Most of us who haven’t retired yet live busy, stressed-out lives. After all, we’ve got a lot to do: A job to work, children to raise, parents to check on, errands to run. What’s not to be stressed about, right?
The fact is that our responsibilities and obligations aren’t likely to fade anytime soon, but our stress can. It comes down to attitude. The mindset with which we approach the world around us (and the world within us) is the number one factor determining our happiness.
Here are eight time tested guidelines for a life with less stress and more joy:
1. Clarify Your Top Priorities and Control What You Can
Take time to plan and prioritize. The most common source of stress is the perception that you’ve got too much work to do. Rather than obsess about it, pick one thing that, if you get it done today, will move you closer to your highest goal and purpose in life. Then do that first.
Remember also that some things are beyond your control. Has a parent with dementia said something unkind? Remind yourself that while you can’t prevent these remarks, you can control how you react to them.
2. Laugh Often
Laughter is a healthy way of relieving tension. It decreases levels of stress hormones (cortisol and epinephrine) while increasing the primary neurotransmitter for contentment, endorphin, our body’s own natural pain reliever. It also brings people together, which is always beneficial. Did your elderly mother try to make coffee with cat litter? Allow yourself to laugh it off instead of getting flustered.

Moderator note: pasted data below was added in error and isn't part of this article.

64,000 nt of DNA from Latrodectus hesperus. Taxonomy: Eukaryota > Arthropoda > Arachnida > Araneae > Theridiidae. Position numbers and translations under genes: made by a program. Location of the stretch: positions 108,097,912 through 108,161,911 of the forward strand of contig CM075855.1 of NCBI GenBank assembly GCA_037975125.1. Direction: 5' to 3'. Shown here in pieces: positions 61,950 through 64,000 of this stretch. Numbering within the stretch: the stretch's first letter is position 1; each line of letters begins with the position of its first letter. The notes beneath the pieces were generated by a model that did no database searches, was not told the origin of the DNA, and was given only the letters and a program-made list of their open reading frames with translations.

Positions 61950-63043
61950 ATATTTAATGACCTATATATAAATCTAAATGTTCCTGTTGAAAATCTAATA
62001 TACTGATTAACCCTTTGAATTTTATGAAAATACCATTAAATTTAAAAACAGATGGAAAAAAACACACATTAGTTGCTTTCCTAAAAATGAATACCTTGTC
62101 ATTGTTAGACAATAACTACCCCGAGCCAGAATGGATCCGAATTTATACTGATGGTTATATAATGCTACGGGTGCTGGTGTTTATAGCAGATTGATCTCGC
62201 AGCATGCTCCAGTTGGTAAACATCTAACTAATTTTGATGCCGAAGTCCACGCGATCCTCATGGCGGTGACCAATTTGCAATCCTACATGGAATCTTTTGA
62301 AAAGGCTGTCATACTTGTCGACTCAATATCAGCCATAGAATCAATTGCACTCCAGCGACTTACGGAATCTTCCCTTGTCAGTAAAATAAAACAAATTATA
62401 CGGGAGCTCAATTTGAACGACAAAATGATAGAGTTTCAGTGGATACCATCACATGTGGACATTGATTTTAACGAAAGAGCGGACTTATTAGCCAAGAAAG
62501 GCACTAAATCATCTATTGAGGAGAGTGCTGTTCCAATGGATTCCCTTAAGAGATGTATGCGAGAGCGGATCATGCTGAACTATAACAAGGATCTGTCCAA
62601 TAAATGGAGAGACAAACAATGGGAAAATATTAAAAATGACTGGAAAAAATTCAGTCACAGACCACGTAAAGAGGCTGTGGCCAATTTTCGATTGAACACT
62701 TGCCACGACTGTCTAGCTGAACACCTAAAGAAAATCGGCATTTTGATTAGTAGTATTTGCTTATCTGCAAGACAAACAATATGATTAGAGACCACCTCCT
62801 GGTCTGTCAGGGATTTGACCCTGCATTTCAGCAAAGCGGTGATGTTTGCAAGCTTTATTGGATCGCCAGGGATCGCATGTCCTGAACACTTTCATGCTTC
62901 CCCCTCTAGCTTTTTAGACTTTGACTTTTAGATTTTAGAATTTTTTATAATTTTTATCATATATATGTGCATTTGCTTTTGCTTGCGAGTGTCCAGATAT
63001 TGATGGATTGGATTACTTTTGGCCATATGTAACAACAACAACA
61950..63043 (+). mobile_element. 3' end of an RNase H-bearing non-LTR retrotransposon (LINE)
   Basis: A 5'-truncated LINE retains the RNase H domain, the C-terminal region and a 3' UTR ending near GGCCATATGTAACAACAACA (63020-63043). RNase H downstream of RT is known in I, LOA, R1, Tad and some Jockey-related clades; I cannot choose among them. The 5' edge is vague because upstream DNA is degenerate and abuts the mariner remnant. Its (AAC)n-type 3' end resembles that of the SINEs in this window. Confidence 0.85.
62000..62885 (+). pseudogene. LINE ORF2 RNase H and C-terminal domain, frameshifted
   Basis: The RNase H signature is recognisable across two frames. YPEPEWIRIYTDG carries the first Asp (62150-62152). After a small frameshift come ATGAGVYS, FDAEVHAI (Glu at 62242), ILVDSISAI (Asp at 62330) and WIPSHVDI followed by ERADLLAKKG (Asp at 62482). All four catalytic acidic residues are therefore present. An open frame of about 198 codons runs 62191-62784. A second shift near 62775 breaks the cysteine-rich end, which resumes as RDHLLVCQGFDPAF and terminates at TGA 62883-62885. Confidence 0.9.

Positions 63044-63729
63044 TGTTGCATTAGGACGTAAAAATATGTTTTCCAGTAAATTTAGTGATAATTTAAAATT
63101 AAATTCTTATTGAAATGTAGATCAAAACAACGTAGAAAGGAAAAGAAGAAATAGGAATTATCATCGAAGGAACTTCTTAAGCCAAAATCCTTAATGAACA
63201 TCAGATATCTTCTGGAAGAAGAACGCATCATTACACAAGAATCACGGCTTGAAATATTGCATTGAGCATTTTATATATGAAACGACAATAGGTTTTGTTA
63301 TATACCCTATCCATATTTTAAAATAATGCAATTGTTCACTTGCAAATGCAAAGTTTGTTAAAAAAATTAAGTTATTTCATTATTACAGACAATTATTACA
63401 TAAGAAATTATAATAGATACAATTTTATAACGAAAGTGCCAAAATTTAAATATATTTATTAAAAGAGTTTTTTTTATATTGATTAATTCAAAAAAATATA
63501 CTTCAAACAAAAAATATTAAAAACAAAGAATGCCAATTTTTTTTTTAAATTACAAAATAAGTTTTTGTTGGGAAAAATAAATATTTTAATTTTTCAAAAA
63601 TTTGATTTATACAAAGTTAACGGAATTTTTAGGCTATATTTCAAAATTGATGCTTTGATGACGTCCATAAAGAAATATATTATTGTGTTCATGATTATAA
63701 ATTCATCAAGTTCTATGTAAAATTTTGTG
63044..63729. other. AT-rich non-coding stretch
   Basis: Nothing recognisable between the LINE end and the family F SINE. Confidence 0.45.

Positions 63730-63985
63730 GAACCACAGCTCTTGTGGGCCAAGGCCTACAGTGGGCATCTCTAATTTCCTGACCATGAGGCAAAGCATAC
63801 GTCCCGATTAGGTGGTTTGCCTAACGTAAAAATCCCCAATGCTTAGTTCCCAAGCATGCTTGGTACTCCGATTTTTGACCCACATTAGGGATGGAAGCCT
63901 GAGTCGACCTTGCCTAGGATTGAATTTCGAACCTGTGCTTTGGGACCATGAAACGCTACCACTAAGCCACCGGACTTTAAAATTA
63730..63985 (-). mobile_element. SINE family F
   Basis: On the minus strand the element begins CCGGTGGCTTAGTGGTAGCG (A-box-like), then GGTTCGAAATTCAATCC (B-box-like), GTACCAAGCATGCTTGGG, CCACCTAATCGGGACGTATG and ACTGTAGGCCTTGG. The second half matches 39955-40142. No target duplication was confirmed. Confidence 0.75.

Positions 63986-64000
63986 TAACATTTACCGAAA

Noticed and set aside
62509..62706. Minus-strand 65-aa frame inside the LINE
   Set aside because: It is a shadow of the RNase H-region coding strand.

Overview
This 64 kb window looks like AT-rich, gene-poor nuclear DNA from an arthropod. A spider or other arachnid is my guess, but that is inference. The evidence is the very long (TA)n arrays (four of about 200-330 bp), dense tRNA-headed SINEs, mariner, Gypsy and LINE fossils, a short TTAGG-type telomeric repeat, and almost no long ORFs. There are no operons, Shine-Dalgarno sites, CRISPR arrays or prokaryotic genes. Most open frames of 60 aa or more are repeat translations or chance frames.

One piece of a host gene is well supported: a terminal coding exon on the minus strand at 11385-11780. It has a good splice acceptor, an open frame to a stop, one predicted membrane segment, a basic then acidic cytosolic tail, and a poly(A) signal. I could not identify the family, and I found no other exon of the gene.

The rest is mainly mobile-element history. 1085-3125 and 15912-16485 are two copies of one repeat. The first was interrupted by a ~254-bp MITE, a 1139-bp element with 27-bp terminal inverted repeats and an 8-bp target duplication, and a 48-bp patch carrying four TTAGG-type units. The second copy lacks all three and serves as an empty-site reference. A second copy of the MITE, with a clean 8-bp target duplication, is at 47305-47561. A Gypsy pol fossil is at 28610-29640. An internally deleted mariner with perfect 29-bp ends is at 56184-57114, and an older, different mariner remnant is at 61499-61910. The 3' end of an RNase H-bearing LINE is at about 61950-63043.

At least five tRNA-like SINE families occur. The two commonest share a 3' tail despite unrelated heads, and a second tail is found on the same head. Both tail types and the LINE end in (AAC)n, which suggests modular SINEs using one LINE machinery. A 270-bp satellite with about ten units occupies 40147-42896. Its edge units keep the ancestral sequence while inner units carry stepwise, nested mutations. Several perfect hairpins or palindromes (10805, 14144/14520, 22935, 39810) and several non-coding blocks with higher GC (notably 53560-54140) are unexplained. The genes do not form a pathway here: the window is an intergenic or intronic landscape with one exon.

You can also work actively to add laughter to your life. Place a higher priority on spending time with loved ones who make you laugh. Get a daily dose of your favorite sitcom on Netflix-streaming or Hulu if it’s not on TV. Or try Laughter Yoga. Its practitioners note that science has found the body is unable to differentiate between natural laughter and forced laughter. For this reason they actually suggest that people make themselves laugh and have group laughter sessions, advising students to “fake it till you make it.”
3. Have Empathy for Yourself
Those stressed out from working, parenting, or caregiving should try not to be too hard on themselves. Give yourself the benefit of the doubt and don’t blame yourself difficulties or bad outcomes. During the hardest times work to soothe and reassure yourself. Try repeating a favorite prayer or self-affirming mantra, reminding yourself that you’re doing the best you can under difficult circumstances.
While a few hermits may claim that the solitary life is ideal, the psychological and medical communities agree that it’s important to spend quality time with friends and family. A groundbreaking survey by Gallup in 2008 found that social time is crucial to happiness and well-being. Gallup contacted 140,000 individuals and asked them how happy they had been on the day prior. Respondents were also asked about how many hours they spent socializing the day before (among numerous other questions). Unsurprisingly, there was a direct correlation between social time and reported happiness.